Valérie Plante takes aim at fossil fuels with divestment, fuel-heating plans
City aims to become carbon neutral with series of pledges; opposition says they don't go far enough
Montreal Mayor Valérie Plante is aiming to gradually phase out fuel-burning heating systems and urging pension fund managers to divest from fossil fuels.
Both pledges, however, aren't likely to have an impact any time soon on the city's attempt to curb carbon emissions.
Plante plans to draft a law next year "prohibiting oil heating systems in new constructions in the Montreal agglomeration" by 2030, she said in a statement Monday.
On Tuesday, Plante announced she had "invited" managers of city pension funds to divest from fossil fuels.
At a news conference, she acknowledged the gesture was symbolic, given that her administration doesn't have control over the funds.
To phase out fuel-burning systems, the city plans to gradually remove them from municipal buildings and help homeowners transition to alternative heating systems, she said.
Ultimately, her administration wants to eliminate the use of all fuel-burning heating systems, including natural gas, by 2050 to achieve "carbon neutrality," meaning a net zero carbon footprint.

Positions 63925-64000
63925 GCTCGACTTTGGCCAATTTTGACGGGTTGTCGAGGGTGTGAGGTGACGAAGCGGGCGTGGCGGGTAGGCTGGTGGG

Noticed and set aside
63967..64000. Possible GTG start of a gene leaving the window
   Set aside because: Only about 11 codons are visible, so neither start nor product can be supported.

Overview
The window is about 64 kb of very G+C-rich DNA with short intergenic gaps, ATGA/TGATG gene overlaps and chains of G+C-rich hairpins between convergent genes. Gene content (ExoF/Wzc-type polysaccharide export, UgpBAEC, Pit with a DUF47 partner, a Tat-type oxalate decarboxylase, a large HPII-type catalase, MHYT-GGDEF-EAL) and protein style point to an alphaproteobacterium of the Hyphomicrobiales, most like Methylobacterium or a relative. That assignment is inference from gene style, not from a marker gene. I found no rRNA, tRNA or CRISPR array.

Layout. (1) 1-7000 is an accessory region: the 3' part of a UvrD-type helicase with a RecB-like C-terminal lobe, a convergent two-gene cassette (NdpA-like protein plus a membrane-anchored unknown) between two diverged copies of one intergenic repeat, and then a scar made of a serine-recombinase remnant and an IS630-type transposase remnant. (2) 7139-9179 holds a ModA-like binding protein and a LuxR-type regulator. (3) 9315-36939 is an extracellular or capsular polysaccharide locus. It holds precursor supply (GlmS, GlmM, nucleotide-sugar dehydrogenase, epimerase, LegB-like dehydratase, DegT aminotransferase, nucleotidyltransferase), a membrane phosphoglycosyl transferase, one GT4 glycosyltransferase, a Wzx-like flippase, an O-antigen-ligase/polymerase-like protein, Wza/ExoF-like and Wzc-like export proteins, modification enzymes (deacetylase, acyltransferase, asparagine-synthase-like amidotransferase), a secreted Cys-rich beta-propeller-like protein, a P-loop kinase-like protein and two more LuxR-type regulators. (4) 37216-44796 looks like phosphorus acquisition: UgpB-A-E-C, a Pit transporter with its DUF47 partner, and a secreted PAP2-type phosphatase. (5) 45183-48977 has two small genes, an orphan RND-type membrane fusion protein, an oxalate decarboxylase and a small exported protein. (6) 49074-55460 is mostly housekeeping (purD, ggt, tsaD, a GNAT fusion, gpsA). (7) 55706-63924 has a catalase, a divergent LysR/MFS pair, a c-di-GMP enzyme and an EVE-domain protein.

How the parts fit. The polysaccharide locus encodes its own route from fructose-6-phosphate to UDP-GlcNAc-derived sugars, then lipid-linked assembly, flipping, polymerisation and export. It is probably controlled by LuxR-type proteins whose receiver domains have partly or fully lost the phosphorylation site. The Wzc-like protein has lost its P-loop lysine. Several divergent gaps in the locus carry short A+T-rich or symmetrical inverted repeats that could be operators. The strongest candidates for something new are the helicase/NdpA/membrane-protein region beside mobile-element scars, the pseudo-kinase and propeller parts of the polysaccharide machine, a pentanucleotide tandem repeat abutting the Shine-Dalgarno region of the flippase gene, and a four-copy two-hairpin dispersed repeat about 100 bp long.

How, exactly, the city will assist residents in making that "gradual transition to carbon neutrality" is still under discussion, the mayor said.
"The city now wants to encourage Montrealers to make the transition to a heating system other than heating oil."
Plante said heating oil alone accounts for 28 per cent of the residential sector's greenhouse gas emissions and 14 per cent of the commercial and institutional sector's emissions within the agglomeration.
Doesn't go far enough, opposition says
In an email, Romain Bédard, a spokesperson for the opposition at city hall, Ensemble Montréal, said Plante's fuel proposal doesn't go far enough.
Bédard said his party tabled a motion last fall proposing the city immediately block oil-burning heating in all new constructions, and by 2028 for all buildings.
He said Plante's pension announcement amounts to a publicity stunt, given that she has "absolutely no control over what she is announcing."
According to CAA-Québec, between 1960 and 1980, nearly 80 per cent of Quebec homes were heated with oil.
In the decades since, electric heating has become increasingly popular, dropping the number of homes heated with oil to less than 20 per cent.
Meanwhile, Énergir, the main supplier of natural gas, said it has more than 205,000 customers in the province, including a number of schools, hospitals and stores.